Quaffable Dessert, Fennel Intensity, Squid Ink & Spicy Rum, Grilled Cheese & Spiced Cocktails

Cotogna’s artful spring sformato

Cocktails and food: each of these four locations – one brand new, three established – boast noteworthy cocktails – and most are excellent restaurants. Here’s what’s making an impression in recent weeks…

ALCHEMIST, SoMa/South Beach (679 3rd St. between Brannan & Townsend; 415-746-9968)

Shining logo above Alchemist’s bar

Opened by Kinson Lau (Gitane) and Phil Chen, Alchemist, upstairs in a wood-floored, roomy space, recalls LA mixology bars like Next Door Lounge (but with better drinks) and The Edison (not near as over the top or pretentious). Similar to both those bars, black & white films flicker on Alchemist’s brick walls, while couches and chairs form sections and nooks in which to linger. It can get noisy but the space is still a SoMa respite, unlike other bars nearby.

Ancient Bible in entrance hallway

Seth Laufman (Gitane, Burritt Room, Comstock Saloon) created the cocktails ($11), a list of catchy names – like a spicy, Scotch-ginger-habanero concoction and nod to Mr. T, B.A. Baracus – representing straightforward (read: unfussy) but well-made drinks.

The Baracus is topped by Martinelli’s cider, a trend I am noticing popping up around town, recalling childhood holidays.

Stop Fenneling Me

Stop Fenneling Me may be my top pick. Though it borders precariously on thick sweetness, it’s savory fennel bitters that save this clean imbibement of Right Gin, velvet falernum (lime, almond, vanilla, ginger, clove-tinged liqueur), and a touch of Manzanilla sherry.

Campfire Fizz goes the smoky-refreshing route with Del Maguey Vida mezcal, Cherry Heering (cherry liqueur) and lemon, frothy with egg white and IPA beer.

Sweet/bracing notes come into balance in a twist on the classic Vieux Carré cocktail, Room with a Vieux: rye whiskey and Pueblo Vieja blanco blend with bittersweet Amaro Nonino, with dashes of Angostura and orange bitters.

Lounging at Alchemist

COTOGNA, Jackson Square/Financial District (490 Pacific Ave. at Montgomery, 415-775-8508)

Voodoo Child

As the more casual, affordable (but quite different) sister restaurant to neighboring Quince, Cotogna remains a haven for pasta and wood-fired pizzas. Since former bar manager Jason “Buffalo” LoGrasso left for Rich Table (below) at the beginning of the year, I’m pleased to say cocktails remain subtle and refreshing, with bartenders like Gitane’s Ramon Garcia ensuring talent behind the bar.

My recent favorite was Voodoo Child, a Tiki tribute combining Barbancourt white rum and SF’s rum of the year (at most noteworthy bars, it seems): Smith & Cross dark rum, lending its musty beauties to  Cointreau, a splash of St. Germain elderflower liquor and grapefruit juice, with a kick from house chili tincture.

Stracciatella gelato”cake”

EAT WITH: Cotogna’s impeccable sformato, a dreamy, savory pudding ($12), changes base vegetable (currently, it’s carrot). No matter the base, it’s a menu highlight.

Also a pleasure: wood-fired pizza ($17) topped with nettles, ricotta dura (aged ricotta from Puglia, Italy), Fior di Latte mozzarella, or thick, spaghetti-like black noodles – bigoli neri ($16) – tossed with octopus, oregano and hot pepper.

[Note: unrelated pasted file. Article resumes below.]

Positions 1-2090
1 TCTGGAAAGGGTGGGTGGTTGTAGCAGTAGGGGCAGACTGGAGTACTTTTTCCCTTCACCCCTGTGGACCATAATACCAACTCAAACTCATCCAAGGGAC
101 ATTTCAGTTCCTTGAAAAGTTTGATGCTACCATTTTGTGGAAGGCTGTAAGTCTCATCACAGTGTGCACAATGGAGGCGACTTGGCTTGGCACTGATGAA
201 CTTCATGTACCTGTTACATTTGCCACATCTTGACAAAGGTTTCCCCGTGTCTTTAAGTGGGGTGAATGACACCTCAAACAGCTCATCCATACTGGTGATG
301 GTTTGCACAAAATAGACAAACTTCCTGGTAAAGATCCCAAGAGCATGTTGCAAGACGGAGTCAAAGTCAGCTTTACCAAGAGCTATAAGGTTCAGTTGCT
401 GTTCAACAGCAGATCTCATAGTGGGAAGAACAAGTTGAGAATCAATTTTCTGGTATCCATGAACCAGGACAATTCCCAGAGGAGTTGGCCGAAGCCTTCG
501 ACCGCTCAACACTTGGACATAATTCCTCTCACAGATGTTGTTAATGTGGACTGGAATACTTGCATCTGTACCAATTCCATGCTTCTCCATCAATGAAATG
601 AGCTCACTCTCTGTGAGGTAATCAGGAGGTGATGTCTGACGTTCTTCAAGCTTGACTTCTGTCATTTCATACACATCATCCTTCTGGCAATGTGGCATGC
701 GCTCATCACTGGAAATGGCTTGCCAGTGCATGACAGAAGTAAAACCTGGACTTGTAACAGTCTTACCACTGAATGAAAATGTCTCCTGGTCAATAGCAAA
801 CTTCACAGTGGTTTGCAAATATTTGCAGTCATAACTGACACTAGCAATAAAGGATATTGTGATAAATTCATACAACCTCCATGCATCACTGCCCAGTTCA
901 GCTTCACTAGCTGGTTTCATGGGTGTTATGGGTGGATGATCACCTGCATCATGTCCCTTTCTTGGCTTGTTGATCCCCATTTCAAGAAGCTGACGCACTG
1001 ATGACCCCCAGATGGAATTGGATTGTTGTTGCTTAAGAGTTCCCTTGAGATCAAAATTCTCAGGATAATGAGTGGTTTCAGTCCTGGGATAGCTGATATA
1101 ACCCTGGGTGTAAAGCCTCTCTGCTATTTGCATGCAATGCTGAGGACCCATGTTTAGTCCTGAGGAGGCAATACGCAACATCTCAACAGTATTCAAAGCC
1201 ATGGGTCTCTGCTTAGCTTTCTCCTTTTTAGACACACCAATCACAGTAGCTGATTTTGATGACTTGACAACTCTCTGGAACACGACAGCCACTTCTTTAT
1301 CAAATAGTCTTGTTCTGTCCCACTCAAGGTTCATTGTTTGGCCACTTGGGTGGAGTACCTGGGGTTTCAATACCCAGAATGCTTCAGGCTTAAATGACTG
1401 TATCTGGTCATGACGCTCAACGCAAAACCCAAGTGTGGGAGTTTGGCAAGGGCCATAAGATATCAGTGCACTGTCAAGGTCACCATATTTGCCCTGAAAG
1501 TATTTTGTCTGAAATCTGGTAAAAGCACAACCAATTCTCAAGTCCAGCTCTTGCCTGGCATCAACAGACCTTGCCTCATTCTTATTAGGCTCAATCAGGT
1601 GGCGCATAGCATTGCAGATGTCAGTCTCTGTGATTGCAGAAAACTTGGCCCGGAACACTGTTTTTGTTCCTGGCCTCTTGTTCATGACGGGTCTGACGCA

Finish with a cool dessert of stracciatella (chocolate chip) gelato formed into a cake, salted hazelnuts adding crunch.

Bigoli neri at Cotogna

RICH TABLE, Hayes Valley (199 Gough St. at Oak, 415-355-9085)

Dessert cocktail beauties

Returning yet again, Rich Table affirms its status as Best New Restaurant in the US nominee at the James Beard Awards. As he settles in, Bar Manager Jason “Buffalo” LoGrasso continues to create winning cocktails ($10 each), some highlights being from the dessert menu… one reason to save room for post-dinner imbibing.

Recent dessert cocktail beauties? An Orange Julius-like Hook Shot combining vodka, orange juice, cream, vanilla and honey meringue, or an herbaceous, chocolate-y twist on the Brandy Alexander… the Dandy Alexander, mixing Armagnac, Cardamaro (cardoon/thistle-based amaro), cream, mint, cocoa. A house flip (meaning there’s a whole egg in there), the 1Up, infuses porcini mushrooms in woody-fresh St. George Terroir Gin with a touch of Pedro Ximenez sherry for sweetness and cream for texture.

Mint and chocolate perfected

EAT WITH: While you can drink your dessert, Evan and Sarah Rich’s dessert menu ($9 each) is likewise a lesson in pastry chef excellence. Buttermilk panna cotta is sweetened by dried apricots, textured with honey oatmeal crumble and shreds of basil – I wanted it for breakfast. Sourdough bread pudding wowed, tart with pomelo curd and fresh wedges, crispy pistachio tuile standing in the pudding. Mint chocolate cream is dotted around a “sandwich” of milk mint ice cream, cool between earthy chocolate sable.

TWO SISTERS BAR & BOOKS, Hayes Valley (579 Hayes St. between Octavia & Laguna, 415-863-3655)

Deviled eggs & cocktails

Tiny and perpetually crowded, the warm glow, jazz, and embracing welcome of Two Sisters Bar & Books feels like an idyllic European bar, with the added romance of book-lined walls, a window seat and vintage wallpaper. A bite and a drink from the small but thoughtful cocktail ($10 each) and spirits selection immediately soothes.

While a Harvest Manhattan strikes a tough-to-come-by balance of house pumpkin liqueur mixed with rye whiskey, vermouth and bitters without being too musky or heavy, The Dark Knight illuminates the bright side of winter combining gin and two Italian apéritifs, Campari and Aperol, with a tart-sweet, robust cherry balsamic vermouth. Dark nights immediately become brighter.

Intimate romance of Two Sisters

EAT WITH: Two Sisters’ short-but-oh-so-sweet food menu is as comforting as the cocktails (all under $15), no item more so than grilled cheese and tomato soup.

Their version ($12) uses St. George cheddar griddled with garlic butter (sigh), dunked in pimenton-scented tomato soup.